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Silverlight 1.0 OutlookBar Control







Later Changes

Two weeks to the day after I started the Ajax-enabled version of this code in my MasterPage, Michael Washington wrote to me that the code was broken in this article. All it took was him saying that and I knew what was wrong, and can't believe nobody else reported it!

The JavaScript from the MasterPage was interfering with the JavaScript for the article ... amazing that the MasterPage one works without problems...

So, I've not made any changes to the JavaScript or XAML displayed in the boxes below, but what I have done is modified all the XAML and JavaScript that's running this article to make it function alongside the other. The only changes I made were naming changes to avoid interference.

The code is different between this article and what you see working in the right-hand sidebar for one basic reason, and that is extensibility. This article is written with a limited set of buttons, known at design time and unchanging, so I can set that number as a tag in the main canvas. The MasterPage code is populated from the database and has no design-time dependencies.

Because the code in the MasterPage is tighter, I will make that code available in the Silverlight 1.0 Meets SQL Via ASP.NET Ajax and Web Services article hopefully later today.

Interesting adventure, and thanks Michael! -- visit Michael's DNN Silverlight Site here.


Day One Changes

Matt Casto posted to my blog about a problem with the original code for this application. He was able to give me positive directions on how to cause a problem when the mouse was pressed and moved away from the button artwork. As it turns out, I had seen this happen once, but didn't know what I had done, and couldn't repeat it. Apparently a QA team of 1 is less than desirable :)

After some messing around, the solution ended up being very simple, and was caused by a feature addition when I went from rectangles to artwork. I knew I wanted to to at least do Rollover images, and since I had no prior need for MouseLeave and MouseEnter (that I was aware of), I put those two messages on the Image not the container canvas.

When I then tried to use the MouseEnter and MouseLeave to release the mouse capture, the MouseMove on the container was interfering.

The Solution - Three Parts

The solution to this problem was in three very simple parts:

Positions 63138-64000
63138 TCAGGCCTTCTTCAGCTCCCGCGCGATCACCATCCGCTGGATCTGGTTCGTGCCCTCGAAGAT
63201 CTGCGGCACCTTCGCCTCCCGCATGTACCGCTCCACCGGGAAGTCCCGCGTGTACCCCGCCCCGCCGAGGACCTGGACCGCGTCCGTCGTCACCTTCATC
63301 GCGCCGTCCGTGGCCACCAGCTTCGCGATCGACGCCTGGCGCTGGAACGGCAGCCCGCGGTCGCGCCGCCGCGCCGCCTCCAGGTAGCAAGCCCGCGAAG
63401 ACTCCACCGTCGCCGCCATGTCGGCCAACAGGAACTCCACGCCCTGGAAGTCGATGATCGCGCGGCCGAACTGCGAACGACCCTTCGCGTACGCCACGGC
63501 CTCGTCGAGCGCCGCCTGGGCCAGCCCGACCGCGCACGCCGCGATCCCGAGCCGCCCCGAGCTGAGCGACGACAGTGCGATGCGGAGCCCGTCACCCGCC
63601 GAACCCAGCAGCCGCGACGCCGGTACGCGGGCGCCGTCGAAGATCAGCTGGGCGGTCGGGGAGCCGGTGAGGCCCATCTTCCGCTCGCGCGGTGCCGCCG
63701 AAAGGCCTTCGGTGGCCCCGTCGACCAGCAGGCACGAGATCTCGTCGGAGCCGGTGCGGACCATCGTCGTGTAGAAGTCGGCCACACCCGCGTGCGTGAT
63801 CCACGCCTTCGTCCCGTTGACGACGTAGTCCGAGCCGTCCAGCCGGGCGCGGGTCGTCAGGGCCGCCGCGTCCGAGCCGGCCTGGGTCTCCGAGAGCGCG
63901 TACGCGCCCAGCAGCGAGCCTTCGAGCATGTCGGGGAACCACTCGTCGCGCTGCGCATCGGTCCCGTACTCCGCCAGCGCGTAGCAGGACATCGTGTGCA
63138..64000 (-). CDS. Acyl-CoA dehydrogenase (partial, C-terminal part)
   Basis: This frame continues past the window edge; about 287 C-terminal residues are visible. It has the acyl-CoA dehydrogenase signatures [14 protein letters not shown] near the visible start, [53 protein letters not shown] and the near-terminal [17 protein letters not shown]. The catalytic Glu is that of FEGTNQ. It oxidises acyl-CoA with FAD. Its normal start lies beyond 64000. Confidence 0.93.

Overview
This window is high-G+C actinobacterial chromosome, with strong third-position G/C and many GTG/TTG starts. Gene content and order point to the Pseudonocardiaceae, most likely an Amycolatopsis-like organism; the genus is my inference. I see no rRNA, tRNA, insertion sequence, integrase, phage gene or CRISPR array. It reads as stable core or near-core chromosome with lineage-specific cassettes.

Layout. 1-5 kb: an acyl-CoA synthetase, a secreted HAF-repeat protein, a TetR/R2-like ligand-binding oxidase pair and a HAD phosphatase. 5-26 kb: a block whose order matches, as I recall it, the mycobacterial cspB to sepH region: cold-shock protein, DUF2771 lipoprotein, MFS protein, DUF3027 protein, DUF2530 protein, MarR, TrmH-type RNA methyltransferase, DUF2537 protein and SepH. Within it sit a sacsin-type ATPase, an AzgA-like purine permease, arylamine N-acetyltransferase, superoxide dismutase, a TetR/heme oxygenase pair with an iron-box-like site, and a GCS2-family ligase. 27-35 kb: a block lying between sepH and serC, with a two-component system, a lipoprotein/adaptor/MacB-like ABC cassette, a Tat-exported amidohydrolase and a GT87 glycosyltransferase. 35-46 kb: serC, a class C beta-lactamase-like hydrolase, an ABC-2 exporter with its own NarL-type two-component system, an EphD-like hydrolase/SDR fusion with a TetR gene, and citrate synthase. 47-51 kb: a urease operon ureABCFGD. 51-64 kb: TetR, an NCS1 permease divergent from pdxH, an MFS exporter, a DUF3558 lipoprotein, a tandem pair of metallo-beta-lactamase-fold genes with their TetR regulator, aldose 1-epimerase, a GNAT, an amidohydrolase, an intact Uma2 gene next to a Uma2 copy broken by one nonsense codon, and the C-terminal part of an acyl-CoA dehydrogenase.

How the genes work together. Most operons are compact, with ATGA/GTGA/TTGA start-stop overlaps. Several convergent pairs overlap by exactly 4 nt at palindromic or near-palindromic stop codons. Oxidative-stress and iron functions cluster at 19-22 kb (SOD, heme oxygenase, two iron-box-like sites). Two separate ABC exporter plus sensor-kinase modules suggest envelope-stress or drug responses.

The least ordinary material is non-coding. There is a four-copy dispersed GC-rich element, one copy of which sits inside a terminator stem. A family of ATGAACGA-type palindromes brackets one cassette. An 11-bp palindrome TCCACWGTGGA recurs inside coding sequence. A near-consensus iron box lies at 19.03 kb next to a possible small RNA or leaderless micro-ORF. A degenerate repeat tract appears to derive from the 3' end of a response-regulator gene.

1. Move the MouseEnter and MouseLeave messages from the Image object to the container canvas
  2. Modify the MouseEnter and MouseLeave JavaScript to drill down to the Image to set the Source
  3. Make a determination that if the cursor leaves the mouse while the mouse is pressed, it is considered off-canvas and release mouse capture. This was a very easy decision to make because moving the mouse up and down is already handled. Left and right motion can be considered off-button.
The JavaScript and XAML shown below have been updated to reflect these changes.

Thanks Matt!


Desert Code Camp III Presentation

On September 15, 2007 I presented the application above during an introductory talk on Silverlight 1.0. I posted the code that evening on my blog, and that same zip file is available with the "Download" link just below.

The purpose of this article is to showcase the control on my site and to expand a bit on the code for those that were not in attendance.

Download the source code

Preliminary Discussion

At Code Camp, I began the talk by finding out that between 1/4 and 1/2 of the people attending had either never tried Silverlight, or had poor results when they tried. The first part of my presentation was directly geared to them. In the download file, you will find 5 sub-folders named "one", "two", "three", "four", and "five". I discussed those in numerical sequence.

Folder "one" contains only an html file, nothing more. It is a place holder for what follows.

Folder "two" adds Silverlight to the placeholder html file by displaying a TextBlock on the page.

Folder "three" is where the real fun begins as I displayed a series of 'buttons' built from a canvas, a Rectangle, and a Textblock. The buttons have the ability of being moved up and down displacing the one(s) above or below.

Folder "four" extends the button paradigm into the 'outlook bar' paradigm with a drop-down menu.

Folder "five" is what I'm displaying above, and discussing below.


Design Requirements

Once I had decided I was going to do an Outlook-style Navigation bar, I 'test drove' a couple similar bars, such as the toolbar in Visual Studio. My idea was not to try to exactly copy anything, but gather ideas and build my own. Since I began with simply buttons, some of my 'design' was a holdover from then, and my goals were modified as I went forward leaving me with the following: